With the California drought entering its fifth straight year in 2016, the impacts to birds are already being seen and felt.
The number of breeding waterfowl in California has decreased throughout the drought. According to the state’s Waterfowl Breeding Population Survey, in 2015, the total number of breeding waterfowl was 46% below the long-term average. Numbers of mallards, the most numerous breeding duck in the state, are declining rapidly—with only 173,865 estimated in the summer of 2015—a 42% decrease from 2013. Because of low precipitation and decreased water deliveries to wetlands and refuges, the birds face a reduction of breeding habitat. Less room to nest means reduced food resources and greater susceptibility to predators and stress. As Mallards can breed when they are one year old, we are well into a self-perpetuating decline of the species, with each below-average year producing fewer chicks for the next year’s breeding population.
The Pacific Flyway, an important migration route utilized by millions of birds every year, is feeling the stress of the drought. Because wetlands and lakes are drying up earlier, or failing to fill at all, habitat is a hot-commodity for both breeding and migrating birds. Due to the decrease in habitat, more birds are crammed into fewer and smaller patches of habitat. This leads to higher competition for already reduced food resources. It also causes rapid spread of disease. Just like the flu moves through crowded classrooms, botulism is running rampant in these overpopulated wetlands. Not only does the bacteria spread between birds more easily, but drought conditions are excellent for the botulism bacterium, which prefers the shallow, warm waters more common during the drought compared to cooler and deeper lakes present in normal water years. Birds have been reported from Klamath River to Tule Lake. Previous outbreaks of botulism in California have killed as many as 46,000 birds, and similar outbreaks of botulism have been associated with droughts.
Birds of prey – hawks, owls, eagles – are also feeling the heat. Across the state, biologists are reporting very low numbers of nesting raptors: nest boxes are empty, there are few or zero nests on preserves, and the birds that are laying eggs are abandoning them before they hatch. This is probably because, as top predators, raptors’ food web has shrunk. The lack of rain has limited vegetation growth, and therefore decreased the number of insects, mice, rodents, and rabbits that raptors rely on to feed themselves and their chicks. This shrinking food web means there just aren’t enough calories for adult raptors to have enough energy to breed and raise young.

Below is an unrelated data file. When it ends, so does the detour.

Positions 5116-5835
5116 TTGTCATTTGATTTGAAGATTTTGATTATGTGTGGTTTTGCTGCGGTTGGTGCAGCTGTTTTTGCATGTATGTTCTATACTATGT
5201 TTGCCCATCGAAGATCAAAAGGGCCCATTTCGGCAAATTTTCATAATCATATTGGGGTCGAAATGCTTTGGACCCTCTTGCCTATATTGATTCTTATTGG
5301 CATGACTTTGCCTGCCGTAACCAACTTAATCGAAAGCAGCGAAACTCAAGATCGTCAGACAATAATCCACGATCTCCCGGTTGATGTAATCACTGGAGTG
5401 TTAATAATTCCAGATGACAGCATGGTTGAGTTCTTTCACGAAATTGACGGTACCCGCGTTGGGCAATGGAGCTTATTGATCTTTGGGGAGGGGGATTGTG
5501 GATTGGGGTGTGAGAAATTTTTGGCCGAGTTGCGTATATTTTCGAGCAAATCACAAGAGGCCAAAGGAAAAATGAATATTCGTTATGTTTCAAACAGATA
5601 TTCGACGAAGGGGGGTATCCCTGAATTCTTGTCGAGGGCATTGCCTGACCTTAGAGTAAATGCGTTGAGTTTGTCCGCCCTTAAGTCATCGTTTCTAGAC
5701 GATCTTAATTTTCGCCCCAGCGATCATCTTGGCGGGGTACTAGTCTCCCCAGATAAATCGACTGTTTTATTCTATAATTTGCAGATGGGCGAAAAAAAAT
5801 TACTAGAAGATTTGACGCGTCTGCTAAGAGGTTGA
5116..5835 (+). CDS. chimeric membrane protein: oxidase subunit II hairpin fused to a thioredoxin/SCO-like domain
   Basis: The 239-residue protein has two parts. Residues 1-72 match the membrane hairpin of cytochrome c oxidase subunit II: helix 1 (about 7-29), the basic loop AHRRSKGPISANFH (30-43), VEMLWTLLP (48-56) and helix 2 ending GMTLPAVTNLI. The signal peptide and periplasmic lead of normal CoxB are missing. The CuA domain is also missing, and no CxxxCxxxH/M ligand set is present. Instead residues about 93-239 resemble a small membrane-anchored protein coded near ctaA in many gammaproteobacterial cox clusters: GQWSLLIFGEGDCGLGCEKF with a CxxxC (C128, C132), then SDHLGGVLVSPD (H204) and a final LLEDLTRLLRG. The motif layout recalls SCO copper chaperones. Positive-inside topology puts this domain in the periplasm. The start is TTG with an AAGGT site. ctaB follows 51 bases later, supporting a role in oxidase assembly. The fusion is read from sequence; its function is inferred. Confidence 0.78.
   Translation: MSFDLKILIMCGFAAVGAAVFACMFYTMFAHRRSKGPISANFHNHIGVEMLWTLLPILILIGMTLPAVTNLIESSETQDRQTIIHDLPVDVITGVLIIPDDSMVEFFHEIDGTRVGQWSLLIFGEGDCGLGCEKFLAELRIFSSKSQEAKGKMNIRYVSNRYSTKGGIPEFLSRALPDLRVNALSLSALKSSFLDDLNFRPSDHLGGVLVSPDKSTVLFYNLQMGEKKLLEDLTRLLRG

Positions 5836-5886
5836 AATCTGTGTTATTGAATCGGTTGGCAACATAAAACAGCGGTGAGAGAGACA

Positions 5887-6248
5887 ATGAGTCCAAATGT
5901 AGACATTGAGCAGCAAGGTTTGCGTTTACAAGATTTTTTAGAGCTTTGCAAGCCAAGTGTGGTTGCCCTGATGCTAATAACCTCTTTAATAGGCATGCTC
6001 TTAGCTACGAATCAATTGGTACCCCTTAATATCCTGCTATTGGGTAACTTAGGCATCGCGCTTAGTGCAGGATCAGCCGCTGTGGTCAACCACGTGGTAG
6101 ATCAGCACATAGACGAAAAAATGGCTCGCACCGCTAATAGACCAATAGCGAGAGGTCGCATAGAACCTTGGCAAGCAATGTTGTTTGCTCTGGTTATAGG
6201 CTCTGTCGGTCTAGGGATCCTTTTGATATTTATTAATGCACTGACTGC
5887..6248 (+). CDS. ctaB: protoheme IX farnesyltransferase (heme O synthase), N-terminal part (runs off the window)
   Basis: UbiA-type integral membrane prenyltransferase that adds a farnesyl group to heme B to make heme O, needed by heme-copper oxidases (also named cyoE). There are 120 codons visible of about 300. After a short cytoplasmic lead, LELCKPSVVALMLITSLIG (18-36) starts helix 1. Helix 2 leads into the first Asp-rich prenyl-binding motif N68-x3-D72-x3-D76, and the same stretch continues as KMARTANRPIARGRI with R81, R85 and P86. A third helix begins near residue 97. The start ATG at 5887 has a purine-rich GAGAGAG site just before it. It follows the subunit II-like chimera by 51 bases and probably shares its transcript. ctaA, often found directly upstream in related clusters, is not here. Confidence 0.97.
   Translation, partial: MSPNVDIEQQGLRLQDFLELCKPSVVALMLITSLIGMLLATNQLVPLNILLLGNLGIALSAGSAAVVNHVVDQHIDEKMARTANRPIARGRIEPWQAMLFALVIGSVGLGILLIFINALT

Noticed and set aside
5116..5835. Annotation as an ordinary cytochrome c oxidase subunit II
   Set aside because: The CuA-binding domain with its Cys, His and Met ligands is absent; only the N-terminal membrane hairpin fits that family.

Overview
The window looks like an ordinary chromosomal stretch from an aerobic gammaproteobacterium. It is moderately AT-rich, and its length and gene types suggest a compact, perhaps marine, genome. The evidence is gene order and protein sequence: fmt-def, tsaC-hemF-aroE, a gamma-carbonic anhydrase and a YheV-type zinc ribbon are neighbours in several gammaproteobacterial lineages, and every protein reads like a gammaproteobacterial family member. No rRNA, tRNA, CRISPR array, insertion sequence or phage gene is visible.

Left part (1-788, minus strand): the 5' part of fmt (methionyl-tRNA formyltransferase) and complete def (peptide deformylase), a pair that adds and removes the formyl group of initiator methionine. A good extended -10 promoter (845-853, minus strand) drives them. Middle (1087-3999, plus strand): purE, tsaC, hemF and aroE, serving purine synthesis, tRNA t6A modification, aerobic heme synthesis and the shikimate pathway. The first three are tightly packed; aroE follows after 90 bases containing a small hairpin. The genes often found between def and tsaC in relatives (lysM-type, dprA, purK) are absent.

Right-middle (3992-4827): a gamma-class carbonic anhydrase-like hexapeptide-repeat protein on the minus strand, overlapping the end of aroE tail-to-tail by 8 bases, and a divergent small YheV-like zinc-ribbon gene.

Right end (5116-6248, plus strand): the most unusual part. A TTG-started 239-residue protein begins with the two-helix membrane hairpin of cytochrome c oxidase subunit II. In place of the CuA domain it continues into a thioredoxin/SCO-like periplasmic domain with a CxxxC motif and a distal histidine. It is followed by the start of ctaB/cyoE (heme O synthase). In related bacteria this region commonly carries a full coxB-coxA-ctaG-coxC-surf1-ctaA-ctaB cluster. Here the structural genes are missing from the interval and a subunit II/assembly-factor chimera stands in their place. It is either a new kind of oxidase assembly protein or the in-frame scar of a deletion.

The drought is probably just one of many factors impacting raptor populations, though after four years of low precipitation, it is likely that the drought is severely affecting birds. Models of environmental conditions show that long-term drought can change the abundance, richness, and composition of avian communities.
Drought conditions can have an even more severe effect on songbirds, especially since these birds have a shorter lifespan. Some songbirds only live three or four years. Four years into the drought, there may be significant population decreases due to decreased habitat and prey availability and subsequent low breeding rates.
The percent of non-breeding adult Willow Flycatchers, for example, increases in years with severe drought as habitat quality decreases. In 2002, a drought in Arizona caused a near complete breeding failure in a Willow Flycatcher population—when there are usually 150 breeding pairs in the area, only two nests successfully fledged chicks.
Birds that are already threatened, like Least Bell’s Vireo, will be further stressed by drought conditions. Least Bell’s Vireos nest in riparian corridors, many of which haven’t seen water flows in many years. Wetland species, like the Tricolored Blackbird, are also having to find new habitats. Tricolored Blackbirds have been nesting more and more frequently in agricultural fields, and have become susceptible to harvest and other human impacts.
How Audubon is Helping
Efforts to maintain these critical habitats are on-going, between working with water agencies to keep water on National Wildlife Refuges, to paying farmers to create “pop-up” wetlands for migrating birds.
Audubon and our partners are carrying out activities to maintain and, in some cases, enhance critical habitat, while paying close attention to overall water use. In some cases, simply keeping wetland and rice fields flooded longer, and drawn down more slowly, provides habitat for shorebirds and waterfowl for a longer period of time, increasing the period and abundance of food resources without additional water use. Audubon California is also partnering with Audubon chapters in the central valley to monitor impacts of drought on waterbirds to National Wildlife Refuges – data is being presented monthly to refuge managers and will help us build a longer term understanding of the impacts of drought on waterbirds.
At a policy level, Audubon is supporting policies that improve water efficiency, making sure that drought legislation maintains surface water for birds, and helping ensure water delivery to wildlife refuges. Also, as this is could continue to be an issue, supporting climate change policies will help birds for years to come.
By Garrison Frost
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